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Any thoughts on why there isn’t a bounty on lionfish

Discussion in 'Basic Scuba Discussions' started by lowlysubaruguy, Apr 13, 2018.

  1. ystrout

    ystrout Nassau Grouper

    # of Dives: 25 - 49
    Location: San Diego
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    Probably because taxpayers don't want to pay people to shoot fish.

    An easy solution would be to allow commercial sale of lionfish by anyone and not require an Saltwater Products license (in Florida). I don't know what the demand for lionfish meat is, but commercializing it more would help.
     
    Doc likes this.
  2. CuzzA

    CuzzA Solo Diver

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    Okay. Come down to Florida and see how many you catch within recreational depths. I'll bet you'll have a hard time filling a zookeeper.

    Now imagine how things would look if no one was hunting them. The ecosystem would be totally screwed, but divers are keeping their numbers in accessible range in check. It's all a matter of buying time until the local fish catch up.

    The "wasting your time" attitude is ridiculous. It also defies logic that man can't impact a species. There's a reason we have fishing regulations.

    I did my first four dives of the year last weekend. We didn't find any. In the past we would see a few every dive.
     
  3. CuzzA

    CuzzA Solo Diver

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    Did you click on the links I have shared in this thread?
     
  4. kelemvor

    kelemvor Big Fleshy Monster ScubaBoard Supporter

    # of Dives: 100 - 199
    Location: Largo, FL USA
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    There isn’t a bounty on lionfish because it isn't necessary. They're already being hunted anywhere that divers dive. You've got to go to technical depths to find them in bulk now days. Some people hunt because they want to "do the right thing". Some people hunt because they want to eat lionfish. Some people hunt because they want to make money selling lionfish. Those incentives seem to be doing the trick already. I doubt any government run bounty program would be paying enough to get tech divers running down to 300' to harvest the nasty little critters so it would be paying people to do what they're already doing for other reasons.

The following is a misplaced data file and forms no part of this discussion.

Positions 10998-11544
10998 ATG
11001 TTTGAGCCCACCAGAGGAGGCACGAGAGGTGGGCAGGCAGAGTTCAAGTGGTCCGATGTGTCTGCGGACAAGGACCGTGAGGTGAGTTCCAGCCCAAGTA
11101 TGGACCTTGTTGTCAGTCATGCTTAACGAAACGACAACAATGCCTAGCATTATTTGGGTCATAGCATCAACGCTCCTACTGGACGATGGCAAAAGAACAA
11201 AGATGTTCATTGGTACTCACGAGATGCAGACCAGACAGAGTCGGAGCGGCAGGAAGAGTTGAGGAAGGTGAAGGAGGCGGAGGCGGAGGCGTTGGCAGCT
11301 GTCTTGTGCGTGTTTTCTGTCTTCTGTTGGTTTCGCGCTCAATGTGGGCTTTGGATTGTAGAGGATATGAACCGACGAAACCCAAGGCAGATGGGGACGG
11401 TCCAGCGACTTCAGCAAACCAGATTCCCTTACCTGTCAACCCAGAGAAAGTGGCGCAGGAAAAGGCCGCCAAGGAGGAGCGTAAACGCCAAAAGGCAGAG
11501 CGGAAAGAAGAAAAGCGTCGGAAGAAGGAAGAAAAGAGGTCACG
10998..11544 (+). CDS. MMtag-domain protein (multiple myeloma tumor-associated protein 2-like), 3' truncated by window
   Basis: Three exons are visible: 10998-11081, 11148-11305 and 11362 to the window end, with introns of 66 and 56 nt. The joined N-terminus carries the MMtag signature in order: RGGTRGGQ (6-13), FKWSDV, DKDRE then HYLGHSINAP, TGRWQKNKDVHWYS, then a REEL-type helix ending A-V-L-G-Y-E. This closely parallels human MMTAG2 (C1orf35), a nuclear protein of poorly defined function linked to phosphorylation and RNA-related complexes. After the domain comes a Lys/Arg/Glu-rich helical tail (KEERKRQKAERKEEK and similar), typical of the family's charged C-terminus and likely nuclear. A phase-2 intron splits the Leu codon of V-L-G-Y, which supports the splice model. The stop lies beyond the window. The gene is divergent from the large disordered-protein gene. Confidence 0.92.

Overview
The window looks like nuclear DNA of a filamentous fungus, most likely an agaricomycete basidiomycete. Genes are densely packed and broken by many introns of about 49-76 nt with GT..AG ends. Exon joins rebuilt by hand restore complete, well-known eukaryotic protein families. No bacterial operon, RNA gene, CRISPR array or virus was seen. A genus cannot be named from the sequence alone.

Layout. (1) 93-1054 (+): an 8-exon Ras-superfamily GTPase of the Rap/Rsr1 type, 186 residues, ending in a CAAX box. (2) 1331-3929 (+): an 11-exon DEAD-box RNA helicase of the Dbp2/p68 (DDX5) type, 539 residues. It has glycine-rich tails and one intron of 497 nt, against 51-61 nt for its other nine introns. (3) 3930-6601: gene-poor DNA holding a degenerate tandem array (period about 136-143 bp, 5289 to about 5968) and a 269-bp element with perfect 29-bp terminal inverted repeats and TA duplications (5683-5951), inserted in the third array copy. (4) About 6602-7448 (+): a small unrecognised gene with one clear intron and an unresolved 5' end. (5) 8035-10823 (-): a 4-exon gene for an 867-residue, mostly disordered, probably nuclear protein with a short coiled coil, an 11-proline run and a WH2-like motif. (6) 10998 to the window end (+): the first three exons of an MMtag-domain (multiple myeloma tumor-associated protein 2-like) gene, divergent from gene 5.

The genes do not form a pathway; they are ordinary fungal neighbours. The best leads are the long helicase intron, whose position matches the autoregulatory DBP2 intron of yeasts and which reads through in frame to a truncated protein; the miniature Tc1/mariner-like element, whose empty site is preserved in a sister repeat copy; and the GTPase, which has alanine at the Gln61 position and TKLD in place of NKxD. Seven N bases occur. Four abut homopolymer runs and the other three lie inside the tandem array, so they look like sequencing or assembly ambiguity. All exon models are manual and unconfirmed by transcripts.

That's my guess.
     
    woodcarver and CuzzA like this.
  5. CuzzA

    CuzzA Solo Diver

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    Agreed, but FWC does have a bounty on them. Top prize is $5k.
     
  6. TMHeimer

    TMHeimer Divemaster

    # of Dives: 500 - 999
    Location: Dartmouth,NS,Canada(Eastern Passage-Atlantic)
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    This has always been exactly my thought on this--based on some things I've read (I've never seen a lionfish in all my winters on the FL panhandle, but don't at all doubt the evidence that they are a big problem). Though I don't know where you would find any statistics to prove divers spearing them to be effective or not. Anyone know of any?
    I also agree with ystrout about the lack of a bounty, but would word it "The state govts.' want to take your money, not give you some" --especially for spearing something that you can eat and apparently is quite tasty.
     
  7. woodcarver

    woodcarver Loggerhead Turtle

    # of Dives: 100 - 199
    Location: Colorado
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    Bounties don't always get the job done. The nutria in the SE swamps would be a good example. As the gator population expands, nutria in those areas diminish. Based on potential reproductive rates of the lionfish, it seems like something has to be eating some of them. My brother saw a green moray take a small, live one. He's also had a few stolen off his ELF by morays, obviously not so alive. The reports of them being found in snappers and groupers is encouraging.
     
  8. drbill

    drbill The Lorax for the Kelp Forest Scuba Legend

    # of Dives: 2,500 - 4,999
    Location: Santa Catalina Island, CA
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    To me the issue that suggests lionfish culls will never be totally successful is the fact that they reside at depths beyond normal recreational dive limits. With this as a refuge and their extreme fecundity, there will "always" be a population uncontrolled that can replenish fish at shallower depths, but more importantly come to dominate deeper depths. Shallow water reefs may see limited numbers but deeper water fish will continue to be hammered by them.
     
    BCSGratefulDiver and TMHeimer like this.
  9. 100days-a-year

    100days-a-year Solo Diver

    # of Dives: 5,000 - ∞
    Location: NE Florida
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    Over and above the ones deeper than most peole dive,there is the fact most people hammer the same named spots repeatedly instead of hitting different ones.This leads to the perception that areas are now devoid,when all you normally need to do is dive a little as 100 yds away.
     
    BCSGratefulDiver, kelemvor and Doc like this.
  10. CuzzA

    CuzzA Solo Diver

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    Yeah, but you're not considering the other unknown divers who hit the spot 100 yards away. Anecdotally I did eight dives this past week, 7 of which were on new spots, and I only saw one. The other 6 divers over the course of these two days did 2-6 dives each, again on new spots and nobody saw a single one.

    They just taste too damn good.
     
    Last edited: Apr 15, 2018

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